The core of her practice and performances resides in the task of painting on her studio wall. The Wall has been painted over and over again with ephemeral paintings that resonate with the fluid time and space. Traces of paint, lines and faded images are there so as to be merged into something new. Her methods of painting transform the Wall into a Live Ephemeral Palimpsest that constantly changes. The narration of this exhibition is multileveled and concentric.

 

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The context of examining the relationship between performance and visual art lies in the origin of the vast documentations material, since from the very beginning she used photography in order to capture the creation of the artwork as an Art as well. It is a celebratory continuous discovery and illumination of the action after its genesis. The combination of Technics and Time or as Roland Barthes wrote: A sort of umbilical cord links the body of the photographed thing to my gaze: “light though impalpable, is here a carnal medium, a skin I share with anyone who has been photographed.”
The transitory nature and duration of the imagery coincides with her evolution as a painter. She is aware of the fact that the produced work will only last for a limited period of time. Capturing the random, the magical, the thoughts and the feelings made this wholeness tangible. In a way it is a struggle; Painting versus Painted.
These works assemble and at the same time epitomize this ever changing act of looking and most importantly her Solitary monologues, which have only ever taken place in the privacy and isolation of her studio. This exhibition marks the public nature and premiere of these series.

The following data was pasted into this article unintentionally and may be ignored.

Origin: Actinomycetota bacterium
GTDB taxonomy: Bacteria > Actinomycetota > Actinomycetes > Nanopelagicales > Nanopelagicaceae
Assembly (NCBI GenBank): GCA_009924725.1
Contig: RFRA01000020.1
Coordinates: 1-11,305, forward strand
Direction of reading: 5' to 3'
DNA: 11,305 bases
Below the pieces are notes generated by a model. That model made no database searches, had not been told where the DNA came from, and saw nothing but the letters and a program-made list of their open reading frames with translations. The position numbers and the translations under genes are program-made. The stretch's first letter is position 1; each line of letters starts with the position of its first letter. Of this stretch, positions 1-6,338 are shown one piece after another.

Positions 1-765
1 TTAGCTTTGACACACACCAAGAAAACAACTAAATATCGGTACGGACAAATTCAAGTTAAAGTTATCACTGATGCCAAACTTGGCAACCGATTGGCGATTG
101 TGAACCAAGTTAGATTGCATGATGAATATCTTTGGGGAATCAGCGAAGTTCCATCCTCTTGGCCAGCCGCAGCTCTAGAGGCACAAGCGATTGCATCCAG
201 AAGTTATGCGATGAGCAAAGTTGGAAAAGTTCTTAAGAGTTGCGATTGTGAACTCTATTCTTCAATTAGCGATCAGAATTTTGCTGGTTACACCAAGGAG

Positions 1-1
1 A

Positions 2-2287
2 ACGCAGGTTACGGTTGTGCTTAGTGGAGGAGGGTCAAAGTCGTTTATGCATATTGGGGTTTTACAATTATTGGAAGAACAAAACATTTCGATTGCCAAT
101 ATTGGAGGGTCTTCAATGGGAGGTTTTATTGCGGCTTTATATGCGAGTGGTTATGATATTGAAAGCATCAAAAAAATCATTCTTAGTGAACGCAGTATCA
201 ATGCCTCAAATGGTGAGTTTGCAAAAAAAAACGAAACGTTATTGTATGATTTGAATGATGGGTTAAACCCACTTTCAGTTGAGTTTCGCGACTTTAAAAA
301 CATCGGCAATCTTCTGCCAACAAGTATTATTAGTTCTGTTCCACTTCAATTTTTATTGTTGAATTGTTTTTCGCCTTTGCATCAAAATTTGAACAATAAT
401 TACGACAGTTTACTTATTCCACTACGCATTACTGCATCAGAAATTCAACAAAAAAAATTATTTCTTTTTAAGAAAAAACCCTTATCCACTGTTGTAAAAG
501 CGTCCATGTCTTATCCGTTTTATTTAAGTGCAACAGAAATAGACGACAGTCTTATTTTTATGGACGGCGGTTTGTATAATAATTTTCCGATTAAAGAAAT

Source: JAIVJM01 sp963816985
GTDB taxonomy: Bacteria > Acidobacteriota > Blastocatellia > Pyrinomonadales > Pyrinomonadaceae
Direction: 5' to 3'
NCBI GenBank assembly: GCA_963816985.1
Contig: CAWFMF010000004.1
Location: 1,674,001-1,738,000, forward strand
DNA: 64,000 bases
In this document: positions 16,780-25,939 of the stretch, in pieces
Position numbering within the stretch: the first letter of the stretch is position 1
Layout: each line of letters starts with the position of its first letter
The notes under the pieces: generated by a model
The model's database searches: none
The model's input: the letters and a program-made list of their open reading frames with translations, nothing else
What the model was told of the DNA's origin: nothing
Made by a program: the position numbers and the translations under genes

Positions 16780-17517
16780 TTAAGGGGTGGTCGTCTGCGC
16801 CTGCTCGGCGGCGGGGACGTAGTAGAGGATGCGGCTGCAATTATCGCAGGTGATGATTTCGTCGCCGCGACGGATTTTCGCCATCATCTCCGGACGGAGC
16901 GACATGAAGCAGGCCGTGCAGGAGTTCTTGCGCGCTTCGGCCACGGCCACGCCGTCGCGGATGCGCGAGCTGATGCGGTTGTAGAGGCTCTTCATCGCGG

According to Nava, Life is an accumulative formation and this resonates with her painted wall or the covered up paintings. The Untitled Wall stands as a monument of Now, where time, space and feelings are interconnected and the way we perceive the momentum or the future is eminently affixed to our retention of the past.
The photographic sequences are offering an access to the artist’s inspirations and how they are transformed into a perpetual reminiscence of the collective memory. The associations and the situations established through her performances allow an open and unconditional platform for the beholder to experience.

 

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“In this modern era when everything has existed in the past, images are disposable and the meanings misinterpreted, Nava Waxman’s endeavor is to question these circumstances and reconstruct the [ definition of ] Vision.”

Written by Nikos Kount Littérateur

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Nava Waxman is a Toronto-based artist whose work ranges from drawing, painting, and objects to performance and photography.
Born in Israel (1974), she studied painting and drawing at the Toronto School Of Art and received her BA in social science and communications from Open University in Tel-Aviv.
Nava has exhibited in national and international shows and her work has been featured in numerous publications and is held in public and private collections.
She has been the recipient of the Canada Council of the art Travel grant as well as the Exhibition Assistance Grant from the Ontario Art Council. She lives and works in Toronto.

 

LINGMU MEIZHI: In Touch with the Inner Child


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Here you see the mystery artist of the day that I have found. Does ANYONE know anything about her? I believe her name is LINGMU MEIZHI and that she is Japanese.

 

I found her work on a website called imgrum.org.

She paints and draws with complete necessity.  No mark is out of place. Every scrape, dot and brush stroke is immediate, spontaneous, yet absolutely necessary to the whole image.

Every part of the image is in complete harmony and balance with all other marks in the work.   Yet within each image is such a wide range of diversity, from light to heavy, from bold to delicate, from rough to smooth, from transparent to thickly opaque.

What a lesson in coexistence and diversity these paintings bring. And each image looks as though it leaped directly from the artist’s soul straight onto the paper!

What do you think? Let me know!

Jan Kirstein